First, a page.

24 misinterpretation, because when you look at the composition of the team,
25 or rather, mistranslation, some, or rather, the titles of these persons
1 are missing, and this might also mislead us, Your Honour.
2 In the Serbian version - and you can ask that the General read
3 this out - you will see that these people have titles, scholarly titles,
4 academic titles, which are missing in the English translation.
5 JUDGE BONOMY: Mr. Lazarevic, if you look at the introductory
6 paragraph at the top of the screen, in the third line the composition of
7 the team is laid out. Could you read the identity of the various members
8 of the team, please.
9 THE WITNESS: [Interpretation] The composition of the team,
10 Lieutenant-Colonel Bozidar Forcan master of science, head of team;
11 Lieutenant-Colonel Branislav Djordjevic, master of science, deputy head of
12 team; Lieutenant-Colonel Petar Kostic, who was a bachelor of science; and
13 Majors -- Dr. Mitar Kovac and Major -- Dr. Zlatan Jeremic team members.
14 JUDGE BONOMY: Thank you.
15 Mr. Hannis.
16 MR. HANNIS: Thank you.
17 Q. Next I want to show you Exhibit P1419, General, and I think I got
18 this one out of sequence because this is actually dated the 1st of August,
19 1998. And you'll see this is from General Pavkovic to the 3rd Army
20 forward command post requesting approval to launch the third stage of the
21 plan to curb terrorism in Kosovo, and he mentions in the first paragraph
22 that it was decided at a meeting of the Joint Command on the 31st of July
23 to launch the third stage of the plan on 2 August.
24 And looking at what was decided, it talks about operations in
25 certain areas and item number 2 is exerting psychological pressure on the
1 terrorist forces in Junik village by continuing the blockade. General,
2 can you tell, does this request relate to the telegram we saw from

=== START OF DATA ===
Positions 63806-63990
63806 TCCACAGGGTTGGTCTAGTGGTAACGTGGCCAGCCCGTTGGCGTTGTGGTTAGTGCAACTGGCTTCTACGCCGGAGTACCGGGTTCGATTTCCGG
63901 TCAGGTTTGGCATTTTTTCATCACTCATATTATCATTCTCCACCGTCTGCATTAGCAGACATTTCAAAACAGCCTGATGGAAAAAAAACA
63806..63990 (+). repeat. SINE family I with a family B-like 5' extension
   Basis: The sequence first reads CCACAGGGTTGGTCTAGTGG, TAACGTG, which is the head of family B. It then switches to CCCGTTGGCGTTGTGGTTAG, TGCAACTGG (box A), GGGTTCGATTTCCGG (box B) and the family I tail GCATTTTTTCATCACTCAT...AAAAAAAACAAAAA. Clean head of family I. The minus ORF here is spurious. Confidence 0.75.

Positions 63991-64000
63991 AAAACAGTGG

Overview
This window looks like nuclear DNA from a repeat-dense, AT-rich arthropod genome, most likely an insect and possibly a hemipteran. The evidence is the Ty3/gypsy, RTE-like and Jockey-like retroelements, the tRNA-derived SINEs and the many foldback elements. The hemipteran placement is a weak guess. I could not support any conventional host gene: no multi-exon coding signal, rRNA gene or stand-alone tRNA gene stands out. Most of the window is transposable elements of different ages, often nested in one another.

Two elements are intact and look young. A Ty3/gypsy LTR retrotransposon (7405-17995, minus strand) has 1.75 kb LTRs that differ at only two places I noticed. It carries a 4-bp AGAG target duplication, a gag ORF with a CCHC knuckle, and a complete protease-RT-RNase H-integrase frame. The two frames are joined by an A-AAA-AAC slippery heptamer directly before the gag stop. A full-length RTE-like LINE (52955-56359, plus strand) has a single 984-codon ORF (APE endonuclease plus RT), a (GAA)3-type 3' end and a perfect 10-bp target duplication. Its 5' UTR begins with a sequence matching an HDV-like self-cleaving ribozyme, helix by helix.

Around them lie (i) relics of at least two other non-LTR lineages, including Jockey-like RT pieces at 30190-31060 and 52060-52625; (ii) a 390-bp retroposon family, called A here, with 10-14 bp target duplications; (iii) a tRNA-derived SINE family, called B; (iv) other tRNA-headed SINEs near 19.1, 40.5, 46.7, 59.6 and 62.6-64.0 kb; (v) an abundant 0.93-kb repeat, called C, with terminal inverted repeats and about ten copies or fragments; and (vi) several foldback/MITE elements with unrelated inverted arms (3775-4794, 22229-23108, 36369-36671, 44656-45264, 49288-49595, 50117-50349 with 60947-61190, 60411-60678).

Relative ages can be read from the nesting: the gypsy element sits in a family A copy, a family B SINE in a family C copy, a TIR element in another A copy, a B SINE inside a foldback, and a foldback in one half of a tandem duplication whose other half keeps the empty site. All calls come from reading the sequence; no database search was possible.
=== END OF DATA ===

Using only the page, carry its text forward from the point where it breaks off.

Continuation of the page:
3 General Samardzic on -- dated the 3rd of August or is this unrelated?
4 A. By Their Honours leave, I would have to look at this and make a
5 comparison. I really can't answer with precision whether this refers to
6 the document where he prohibits further engagement, if that's what you're
7 referring to.
8 MR. HANNIS: Yeah, if we could look at 4D415 in the B/C/S side by
10 I see Mr. Zecevic.
11 MR. ZECEVIC: I believe, Your Honours, in all fairness to the
12 witness he said he would need to compare. So he should be provided with
13 both documents, and then he can probably give the answer. Because
14 shifting it on the screen, it doesn't help -- it doesn't help me much at
15 least. I'm not able to remember the previous document when I'm looking at
16 the document now. Thank you very much.
17 JUDGE BONOMY: Mr. Hannis.
18 MR. HANNIS: I'm sorry, Your Honour, I don't have a hard copy of
19 415. I do have a hard copy of 1419 --
20 JUDGE BONOMY: That's all we need.
21 MR. HANNIS: -- I can give to the witness.
22 JUDGE BONOMY: It doesn't solve Mr. Zecevic's particular personal
23 problem, but it solves the problem for the witness, who really matters.
24 MR. HANNIS:
25 Q. Now -- and I think I have referred to the wrong item, because I
1 wanted -- perhaps it was 4D311?
2 JUDGE BONOMY: I think it is 311.
3 MR. HANNIS: Oh, you think it's 311 on the screen, Your Honour?
4 JUDGE BONOMY: No, no, I think the one you want is 4D311.
5 MR. HANNIS: Yeah, I think that's right. My apologies to the
7 Q. There, General, you see the telegram on the screen?
8 A. Yes, I do.
9 JUDGE BONOMY: Your problem is also solved now, Mr. Zecevic.
10 THE WITNESS: [Interpretation] The Prosecutor asked me whether this
11 document on the right-hand side of the monitor is connected to the one on
12 the left-hand side. Some locations correspond, namely, Junik and Jasic,
13 but I see that the army commander does not mention the Drenica, Jablanica,
14 and Likovac actions. So I cannot be completely sure whether this is it or
15 whether there was an intervening document between these two. Because the
16 corps commander is informing the army commander that this is the third
17 stage, the third phase, which had been adopted previously, and asks in the
18 last sentence the army commander to approve the realization or
19 implementation of the plan. I really cannot be a hundred per cent certain
20 whether the army commander's reply has to do with this request coming from
21 the corps commander.
22 MR. HANNIS:
23 Q. Okay, General, thank you. And you can't tell from Samardzic's
24 telegram whether the reference to supporting MUP, what actions the MUP are
25 involved in, that item number, I think it's 3, refers to, correct?
1 A. Yes. In item 3 the army commander says that the units engaged in